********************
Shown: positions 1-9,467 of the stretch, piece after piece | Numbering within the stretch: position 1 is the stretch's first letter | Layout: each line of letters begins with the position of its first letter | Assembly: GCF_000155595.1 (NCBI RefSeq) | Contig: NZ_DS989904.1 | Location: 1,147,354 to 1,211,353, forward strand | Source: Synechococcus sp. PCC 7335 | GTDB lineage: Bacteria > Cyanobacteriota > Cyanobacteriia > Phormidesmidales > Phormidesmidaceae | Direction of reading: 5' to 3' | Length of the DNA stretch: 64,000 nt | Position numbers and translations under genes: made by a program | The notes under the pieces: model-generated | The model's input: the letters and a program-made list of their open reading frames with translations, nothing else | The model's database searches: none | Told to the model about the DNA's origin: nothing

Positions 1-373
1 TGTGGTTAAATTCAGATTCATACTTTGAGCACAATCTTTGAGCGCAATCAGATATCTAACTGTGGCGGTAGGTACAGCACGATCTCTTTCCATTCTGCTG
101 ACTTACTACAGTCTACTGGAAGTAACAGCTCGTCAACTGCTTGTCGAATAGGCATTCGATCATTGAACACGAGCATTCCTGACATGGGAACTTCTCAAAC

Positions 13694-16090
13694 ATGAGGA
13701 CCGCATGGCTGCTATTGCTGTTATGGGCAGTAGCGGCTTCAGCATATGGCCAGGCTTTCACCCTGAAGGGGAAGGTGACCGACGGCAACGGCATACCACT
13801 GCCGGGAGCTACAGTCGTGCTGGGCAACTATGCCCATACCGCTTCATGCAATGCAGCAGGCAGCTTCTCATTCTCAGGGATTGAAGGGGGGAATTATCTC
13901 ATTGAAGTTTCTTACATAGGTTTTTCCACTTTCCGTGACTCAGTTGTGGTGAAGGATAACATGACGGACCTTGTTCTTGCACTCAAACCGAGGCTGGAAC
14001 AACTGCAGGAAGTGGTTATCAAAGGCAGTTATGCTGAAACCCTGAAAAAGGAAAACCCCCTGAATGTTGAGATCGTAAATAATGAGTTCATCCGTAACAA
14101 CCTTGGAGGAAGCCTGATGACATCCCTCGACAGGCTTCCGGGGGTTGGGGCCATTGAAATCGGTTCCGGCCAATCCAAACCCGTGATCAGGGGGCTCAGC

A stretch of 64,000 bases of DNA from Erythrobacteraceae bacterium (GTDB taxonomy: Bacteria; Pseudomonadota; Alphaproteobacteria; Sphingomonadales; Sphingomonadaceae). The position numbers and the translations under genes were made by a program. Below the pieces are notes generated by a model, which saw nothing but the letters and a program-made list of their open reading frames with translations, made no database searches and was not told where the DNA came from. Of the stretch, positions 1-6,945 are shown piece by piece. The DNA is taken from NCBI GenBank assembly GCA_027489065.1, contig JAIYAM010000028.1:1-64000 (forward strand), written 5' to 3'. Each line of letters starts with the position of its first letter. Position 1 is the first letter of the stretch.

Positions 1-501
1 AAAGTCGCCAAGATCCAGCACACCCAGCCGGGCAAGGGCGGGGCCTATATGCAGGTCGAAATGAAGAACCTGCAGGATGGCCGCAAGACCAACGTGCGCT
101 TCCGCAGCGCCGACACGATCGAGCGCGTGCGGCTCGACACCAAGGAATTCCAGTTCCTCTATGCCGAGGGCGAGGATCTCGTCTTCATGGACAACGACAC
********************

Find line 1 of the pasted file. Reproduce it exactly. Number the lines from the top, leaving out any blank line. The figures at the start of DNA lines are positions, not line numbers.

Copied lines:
Shown: positions 1-9,467 of the stretch, piece after piece | Numbering within the stretch: position 1 is the stretch's first letter | Layout: each line of letters begins with the position of its first letter | Assembly: GCF_000155595.1 (NCBI RefSeq) | Contig: NZ_DS989904.1 | Location: 1,147,354 to 1,211,353, forward strand | Source: Synechococcus sp. PCC 7335 | GTDB lineage: Bacteria > Cyanobacteriota > Cyanobacteriia > Phormidesmidales > Phormidesmidaceae | Direction of reading: 5' to 3' | Length of the DNA stretch: 64,000 nt | Position numbers and translations under genes: made by a program | The notes under the pieces: model-generated | The model's input: the letters and a program-made list of their open reading frames with translations, nothing else | The model's database searches: none | Told to the model about the DNA's origin: nothing